Try limiting your sugar, dairy, alcohol and gluten intake, since these foods can contribute to inflammation.

Nix bad habits like smoking and drinking
Habits like smoking and excessive drinking may interfere with psoriasis treatment and can make symptoms worse.

If you don’t smoke, don’t start. If you do, try stopping. If you drink, do so in moderation, meaning one drink a day for women, two for men. If you’re having trouble nixing these habits on your own, turn to resources like nicotine replacement therapy, SmokeFree.gov, SMART Recovery or personal therapists. Your healthcare provider can help you choose the resource that’s right for you.                                                                  

And adopt healthy ones like exercise
While exercising during a psoriasis flare-up may sound like the last thing you want to do, a workout may actually help ease your inflammation. Bonus? You’ll feel better (physically and mentally) afterwards, too.

If you’re just starting an exercise plan, water aerobics or swimming may be good choices as you determine what works for your body and your psoriasis symptoms. But be careful if you are in the middle of a flare-up and have infected or oozing sores. Chlorine may further irritate breakouts, but on the other hand, may help clear up any areas that are crusty, hard or flaky. Walking is always a full-proof way to get exercise as well. Shoot for 30 minutes of exercise, five days a week. Range-of-motion exercises are recommended for those living with psoriasis, too.

Work on managing your stress levels  
High stress levels may affect both your immune system and hormones, resulting in an over-response from your immune system. This over-response causes the immune system to release too many chemicals that typically help heal an infection or wound, and may trigger psoriasis symptoms. Minimizing your stress can keep those aggravating symptoms at bay. On the flip side, dealing with psoriasis symptoms on a daily basis may also cause stress in and of itself.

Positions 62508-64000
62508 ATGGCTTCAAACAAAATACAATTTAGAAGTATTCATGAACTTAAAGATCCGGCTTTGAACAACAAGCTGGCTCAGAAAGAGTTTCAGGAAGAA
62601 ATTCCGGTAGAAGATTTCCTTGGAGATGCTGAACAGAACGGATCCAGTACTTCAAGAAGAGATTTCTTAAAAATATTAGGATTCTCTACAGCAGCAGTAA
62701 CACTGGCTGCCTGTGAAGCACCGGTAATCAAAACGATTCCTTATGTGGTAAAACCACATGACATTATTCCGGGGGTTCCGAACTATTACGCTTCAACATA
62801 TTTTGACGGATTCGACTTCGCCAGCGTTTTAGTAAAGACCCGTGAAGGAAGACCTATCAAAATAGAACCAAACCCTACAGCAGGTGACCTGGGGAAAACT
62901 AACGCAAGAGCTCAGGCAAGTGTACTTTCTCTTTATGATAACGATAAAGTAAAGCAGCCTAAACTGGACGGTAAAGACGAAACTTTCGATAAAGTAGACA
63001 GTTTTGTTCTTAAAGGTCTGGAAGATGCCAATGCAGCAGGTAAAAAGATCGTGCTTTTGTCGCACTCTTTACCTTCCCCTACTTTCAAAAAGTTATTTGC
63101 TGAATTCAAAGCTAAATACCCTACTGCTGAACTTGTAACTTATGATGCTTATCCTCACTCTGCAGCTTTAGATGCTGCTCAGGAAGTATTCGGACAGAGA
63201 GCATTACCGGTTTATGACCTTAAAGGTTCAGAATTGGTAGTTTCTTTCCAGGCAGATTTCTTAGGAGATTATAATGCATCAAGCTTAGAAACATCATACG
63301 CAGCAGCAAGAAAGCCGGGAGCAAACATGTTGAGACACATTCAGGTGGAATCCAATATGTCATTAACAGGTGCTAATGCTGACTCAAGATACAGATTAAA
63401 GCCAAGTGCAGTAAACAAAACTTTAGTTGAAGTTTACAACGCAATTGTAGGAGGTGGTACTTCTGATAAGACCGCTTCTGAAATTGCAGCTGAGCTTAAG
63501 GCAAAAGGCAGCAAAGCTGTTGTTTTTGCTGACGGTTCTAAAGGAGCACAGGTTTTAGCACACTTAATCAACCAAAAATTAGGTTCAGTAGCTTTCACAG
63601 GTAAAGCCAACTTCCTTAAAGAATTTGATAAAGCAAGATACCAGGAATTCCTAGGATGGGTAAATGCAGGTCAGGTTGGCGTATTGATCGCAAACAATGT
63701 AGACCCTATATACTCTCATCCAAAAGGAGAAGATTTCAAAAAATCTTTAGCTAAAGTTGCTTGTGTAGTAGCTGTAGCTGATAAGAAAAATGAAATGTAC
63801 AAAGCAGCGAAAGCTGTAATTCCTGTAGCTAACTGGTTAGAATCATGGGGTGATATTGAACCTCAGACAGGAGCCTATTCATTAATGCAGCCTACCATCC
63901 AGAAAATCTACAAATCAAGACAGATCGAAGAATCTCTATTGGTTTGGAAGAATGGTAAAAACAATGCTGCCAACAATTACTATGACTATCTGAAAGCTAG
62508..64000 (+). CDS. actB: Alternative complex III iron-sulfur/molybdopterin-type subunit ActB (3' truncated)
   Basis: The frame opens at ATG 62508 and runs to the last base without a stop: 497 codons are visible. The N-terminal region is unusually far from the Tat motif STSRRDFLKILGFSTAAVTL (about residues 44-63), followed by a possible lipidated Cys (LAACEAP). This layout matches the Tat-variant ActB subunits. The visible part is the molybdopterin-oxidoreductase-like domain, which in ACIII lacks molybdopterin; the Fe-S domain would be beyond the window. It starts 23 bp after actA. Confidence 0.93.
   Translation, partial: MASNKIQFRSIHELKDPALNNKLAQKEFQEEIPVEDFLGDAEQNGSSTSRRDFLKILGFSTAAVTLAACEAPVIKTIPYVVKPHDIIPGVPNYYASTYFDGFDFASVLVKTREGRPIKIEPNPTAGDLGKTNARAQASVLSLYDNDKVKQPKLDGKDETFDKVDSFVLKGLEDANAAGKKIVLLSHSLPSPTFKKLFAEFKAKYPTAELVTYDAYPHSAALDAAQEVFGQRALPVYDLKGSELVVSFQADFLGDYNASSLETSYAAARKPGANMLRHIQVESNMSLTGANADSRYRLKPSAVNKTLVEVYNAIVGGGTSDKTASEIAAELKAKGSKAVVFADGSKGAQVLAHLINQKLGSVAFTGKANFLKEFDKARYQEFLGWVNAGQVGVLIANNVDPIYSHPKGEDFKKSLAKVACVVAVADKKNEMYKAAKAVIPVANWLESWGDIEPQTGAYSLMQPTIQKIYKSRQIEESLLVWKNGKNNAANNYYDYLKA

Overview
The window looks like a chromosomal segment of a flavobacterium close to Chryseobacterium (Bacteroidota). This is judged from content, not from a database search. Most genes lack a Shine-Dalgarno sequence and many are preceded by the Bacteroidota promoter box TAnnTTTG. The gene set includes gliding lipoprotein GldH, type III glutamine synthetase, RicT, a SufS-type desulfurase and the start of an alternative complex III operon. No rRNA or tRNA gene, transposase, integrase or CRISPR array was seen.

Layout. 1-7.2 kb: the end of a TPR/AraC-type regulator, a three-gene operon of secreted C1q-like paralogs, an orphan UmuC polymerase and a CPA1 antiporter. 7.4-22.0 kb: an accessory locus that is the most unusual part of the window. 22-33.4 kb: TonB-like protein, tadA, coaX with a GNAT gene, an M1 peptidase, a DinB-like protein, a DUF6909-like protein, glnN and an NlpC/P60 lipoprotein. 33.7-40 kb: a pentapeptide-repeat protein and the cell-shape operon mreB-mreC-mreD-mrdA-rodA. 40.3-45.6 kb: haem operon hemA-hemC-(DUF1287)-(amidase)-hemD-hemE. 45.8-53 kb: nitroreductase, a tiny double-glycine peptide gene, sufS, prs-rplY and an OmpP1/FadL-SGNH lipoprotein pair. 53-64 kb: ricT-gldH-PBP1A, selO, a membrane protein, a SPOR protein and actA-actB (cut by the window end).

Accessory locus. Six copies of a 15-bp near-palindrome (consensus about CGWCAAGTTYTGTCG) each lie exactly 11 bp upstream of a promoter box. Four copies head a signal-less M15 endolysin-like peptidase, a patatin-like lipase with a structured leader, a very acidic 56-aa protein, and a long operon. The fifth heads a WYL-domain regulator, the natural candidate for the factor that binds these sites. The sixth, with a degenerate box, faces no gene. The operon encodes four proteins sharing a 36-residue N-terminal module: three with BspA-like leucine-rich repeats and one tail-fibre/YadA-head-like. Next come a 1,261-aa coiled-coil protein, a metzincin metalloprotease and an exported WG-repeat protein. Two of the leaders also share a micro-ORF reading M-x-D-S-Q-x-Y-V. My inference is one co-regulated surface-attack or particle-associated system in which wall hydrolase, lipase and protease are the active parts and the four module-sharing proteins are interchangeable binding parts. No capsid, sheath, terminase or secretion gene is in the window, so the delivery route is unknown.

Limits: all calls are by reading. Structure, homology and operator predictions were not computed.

A therapist can help you talk through stress management techniques, and your healthcare provider may also recommend meditation and exercise to reduce stress levels.

Seek counseling if you need it
It’s not uncommon for those with psoriasis to experience symptoms of depression, anxiety or even suicidal thoughts. The same process that encourages inflammation may actually influence your brain and mental state. The cosmetic changes psoriasis brings can be challenging to navigate, too. The right management plan and support system will greatly reduce mood fluctuations.

If you notice changes in your mood, talk to your dermatologist for support group recommendations; the National Psoriasis Foundation is a great go-to resource as well.

While psoriasis is a chronic condition that requires daily attention, if you take good care of your skin and stick to your treatment plan, flare-ups and breakouts will be reduced, and you can enjoy all of the things you’re used to doing.